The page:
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350 logic/smullyan/priest.p


This article is from the Puzzles FAQ, by Chris Cole chris@questrel.questrel.com and Matthew Daly mwdaly@pobox.com with numerous contributions by others.

350 logic/smullyan/priest.p

In a small town there are N married couples in which one of the pair
has committed adultery. Each adulterer has succeeded in keeping their
dalliance a secret from their spouse. Since it is a small town,
everyone knows about everyone else's infidelity. In other words, each
spouse of an adulterer thinks there are N - 1 adulterers, but everyone
else thinks there are N adulterers.

People of this town have a tradition of denouncing their spouse in
church if they are guilty of adultery. So far, of course, no one has
been denounced. In addition, people of this town are all amateur
logicians of sorts, and can be expected to figure out the implications
of anything they know.

A priest has heard the confession of all the people in the town, and is
troubled by the state of moral turpitude. He cannot break the
confessional, but knowing of his flock's logical turn of mind, he hits
upon a plan to do God's work. He announces in Mass one Sunday that
there is adultery in the town.

Is the priest correct? Will this result in every adulterer being denounced?


Yes. Let's start with the simple case that N = 1. The offended spouse
reasons as follows: the priest knows there is at least one adulterer,
but I don't know who this person is, and I would if it were anyone
other than me, so it must be me. What happens if N = 2? On the first
Sunday, the two offended spouses each calmly wait for the other to get
up and condemn their spouses. When the other doesn't stand, they
think: They do not think that they are a victim. But if they do not
think they are victims, then they must think there are no adulterers,
contrary to what the priest said. But everyone knows the priest speaks
with the authority of God, so it is unthinkable that he is mistaken.
The only remaining possibility is that they think there WAS another
adulterer, and the only possibility is: MY SPOUSE! So, they know that
they too must be victims. So on the next Sunday, they will get up.
What if N = 3? On the first Sunday, each victim believes that the other
two will not get up because they did not know about the other person
(in other words, they believe that each of the two other victims thought
there was only one adulterer). However, each victim reasons, the two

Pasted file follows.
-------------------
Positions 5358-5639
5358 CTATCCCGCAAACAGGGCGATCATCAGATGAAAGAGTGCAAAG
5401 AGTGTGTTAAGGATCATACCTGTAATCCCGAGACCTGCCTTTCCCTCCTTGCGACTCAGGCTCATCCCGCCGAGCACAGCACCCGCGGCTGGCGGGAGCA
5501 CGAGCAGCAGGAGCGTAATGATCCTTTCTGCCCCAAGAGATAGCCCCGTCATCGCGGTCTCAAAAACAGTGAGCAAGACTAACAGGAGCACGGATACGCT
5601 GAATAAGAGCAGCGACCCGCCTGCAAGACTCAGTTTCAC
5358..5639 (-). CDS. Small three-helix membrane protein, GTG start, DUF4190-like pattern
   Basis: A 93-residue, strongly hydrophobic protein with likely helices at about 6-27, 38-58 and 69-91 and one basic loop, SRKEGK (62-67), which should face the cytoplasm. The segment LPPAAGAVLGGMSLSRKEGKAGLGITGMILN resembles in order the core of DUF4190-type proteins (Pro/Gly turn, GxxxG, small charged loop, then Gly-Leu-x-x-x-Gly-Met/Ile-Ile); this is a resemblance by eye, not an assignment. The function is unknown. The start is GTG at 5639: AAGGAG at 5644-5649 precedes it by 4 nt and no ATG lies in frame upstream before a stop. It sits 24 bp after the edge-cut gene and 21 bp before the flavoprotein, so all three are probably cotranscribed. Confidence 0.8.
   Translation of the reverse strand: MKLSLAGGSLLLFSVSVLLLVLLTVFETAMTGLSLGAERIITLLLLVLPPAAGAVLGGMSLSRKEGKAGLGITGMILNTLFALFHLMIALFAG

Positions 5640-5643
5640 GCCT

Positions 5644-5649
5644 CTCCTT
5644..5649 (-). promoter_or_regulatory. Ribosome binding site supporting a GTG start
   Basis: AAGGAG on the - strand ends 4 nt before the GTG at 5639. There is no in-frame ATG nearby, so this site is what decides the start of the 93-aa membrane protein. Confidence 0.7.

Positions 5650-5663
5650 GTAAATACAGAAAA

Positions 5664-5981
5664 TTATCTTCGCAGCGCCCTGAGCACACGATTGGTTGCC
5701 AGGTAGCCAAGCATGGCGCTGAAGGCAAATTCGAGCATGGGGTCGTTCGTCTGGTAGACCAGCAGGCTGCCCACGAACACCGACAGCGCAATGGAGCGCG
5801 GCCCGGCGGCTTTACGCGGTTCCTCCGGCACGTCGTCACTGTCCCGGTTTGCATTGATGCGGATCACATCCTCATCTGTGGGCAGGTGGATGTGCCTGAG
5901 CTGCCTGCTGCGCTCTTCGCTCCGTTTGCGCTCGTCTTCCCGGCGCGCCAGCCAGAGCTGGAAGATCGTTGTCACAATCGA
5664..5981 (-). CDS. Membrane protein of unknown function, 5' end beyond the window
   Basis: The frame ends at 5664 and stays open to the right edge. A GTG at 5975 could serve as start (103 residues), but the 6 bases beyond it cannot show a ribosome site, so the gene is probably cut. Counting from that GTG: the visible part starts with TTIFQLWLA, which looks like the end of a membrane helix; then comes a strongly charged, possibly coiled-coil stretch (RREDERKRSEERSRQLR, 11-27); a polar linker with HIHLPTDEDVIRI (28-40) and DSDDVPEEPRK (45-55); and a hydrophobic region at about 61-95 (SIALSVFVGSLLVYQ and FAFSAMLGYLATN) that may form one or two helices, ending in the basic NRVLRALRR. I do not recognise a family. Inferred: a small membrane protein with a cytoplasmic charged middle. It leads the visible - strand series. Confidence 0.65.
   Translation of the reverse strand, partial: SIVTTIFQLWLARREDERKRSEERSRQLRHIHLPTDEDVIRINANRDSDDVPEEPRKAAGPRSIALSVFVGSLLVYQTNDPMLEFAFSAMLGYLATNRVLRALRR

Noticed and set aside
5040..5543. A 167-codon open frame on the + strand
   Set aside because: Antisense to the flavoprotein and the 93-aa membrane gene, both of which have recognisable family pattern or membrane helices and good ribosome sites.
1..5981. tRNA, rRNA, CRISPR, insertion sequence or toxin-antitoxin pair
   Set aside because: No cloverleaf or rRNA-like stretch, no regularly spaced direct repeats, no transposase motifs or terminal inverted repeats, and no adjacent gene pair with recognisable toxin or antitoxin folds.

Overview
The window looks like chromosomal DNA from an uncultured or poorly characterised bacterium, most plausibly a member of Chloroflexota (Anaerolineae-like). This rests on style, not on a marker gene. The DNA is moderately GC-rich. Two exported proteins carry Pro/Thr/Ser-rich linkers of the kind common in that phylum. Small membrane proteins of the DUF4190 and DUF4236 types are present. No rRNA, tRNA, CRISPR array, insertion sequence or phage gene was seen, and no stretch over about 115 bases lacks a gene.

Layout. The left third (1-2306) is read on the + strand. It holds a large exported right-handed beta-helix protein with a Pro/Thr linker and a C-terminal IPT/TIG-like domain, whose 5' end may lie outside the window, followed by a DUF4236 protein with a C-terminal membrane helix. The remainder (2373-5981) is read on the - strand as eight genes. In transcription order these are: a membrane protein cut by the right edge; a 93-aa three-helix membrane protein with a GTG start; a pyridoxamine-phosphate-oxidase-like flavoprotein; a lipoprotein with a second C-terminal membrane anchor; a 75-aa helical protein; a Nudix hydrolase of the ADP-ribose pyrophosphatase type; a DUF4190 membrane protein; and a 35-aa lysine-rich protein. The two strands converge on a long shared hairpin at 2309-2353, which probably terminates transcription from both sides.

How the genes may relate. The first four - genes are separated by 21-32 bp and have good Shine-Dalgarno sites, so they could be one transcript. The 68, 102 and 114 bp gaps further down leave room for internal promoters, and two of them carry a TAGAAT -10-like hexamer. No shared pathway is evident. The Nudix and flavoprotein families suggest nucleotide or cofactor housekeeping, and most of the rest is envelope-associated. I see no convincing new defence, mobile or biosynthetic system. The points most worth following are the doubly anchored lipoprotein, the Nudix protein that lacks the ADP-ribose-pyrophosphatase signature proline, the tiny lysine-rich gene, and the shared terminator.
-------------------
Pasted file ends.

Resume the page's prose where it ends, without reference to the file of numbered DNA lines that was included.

will now realize that there must be two victims, for the reasons given
under the N = 2 case above. So they will get up next Sunday. This
excuse lasts until the next Sunday, when still no one gets up, and now
each victim realizes that either the priest was mistaken (unthinkable!)
or there are really three victims, and I am ONE! So, on the third
Sunday, all three get up. This reasoning can be repeated inductively
to show that no one will do anything (except use up N - 1 excuses as to
why no one got up) until the Nth Sunday, when all N victims will arise
in unison.

The induction can also be run "top down" on the priest's statement. What
must everyone believe about what everyone else believes?
N victims of adultery believe there are N - 1 victims, and that all of these
N - 1 victims believe that there are N - 2 victims, and that all of these
N - 2 victims believe that there are N - 3 victims, and that all of these
2 victims believe that there is 1 victim, and that this
1 victim believes there are no victims.
Suppose the priest says, "There are N adulterers in this town." Then
all the adulterers will know immediately that their spouses have been
unfaithful, and will denounce them the next Sunday. Now, suppose the
priest says, "There are at least N - 1 adulterers in this town." On
the first Sunday, the offended spouses all wait for each other to stand
up. When none do, they all know that they have all been horribly
mistaken, and they stand up on the following Sunday. But what if the
priest says, "There are at least N - 2 adulterers in this town." On
the first Sunday, the victims reason, those N - 1 victims are going to
be surprised when no one stands up, and they'll stand up next Sunday.
On the second Sunday, the victims reason, wait a minute, since they
didn't stand up, I must be one of the deluded victims. And everyone
stands up on the third Sunday. This resoning applies inductively,
adding one Sunday at each step, until the priest's original statement
is reached, which takes N Sundays for everyone to unravel.

By the way, the rest of the town, which thinks there are N adulterers,
is about to conclude that their perfectly innocent spouses have been
unfaithful too. This includes the adulterous spouses, who are about to
conclude that the door swings both ways. So the priest is playing a
dangerous game. A movie plot in there somewhere?

This problem is an analogue of the "dirty children" problem discussed in
the seminal paper on common knowledge by Halpern and Moses (JACM 1990).

If the information of each victim is less than perfect, the problem is
related to the "frame" problem of AI, cf. J. M. McCarthy & P. J. Hayes,
"Some philosophical problems from the standpoint of artificial intelligence"
(1968) in _Readings in Artificial Intelligence_ (pp. 431-450),
Tioga Publishing Co., Palo Alto, CA (1981).


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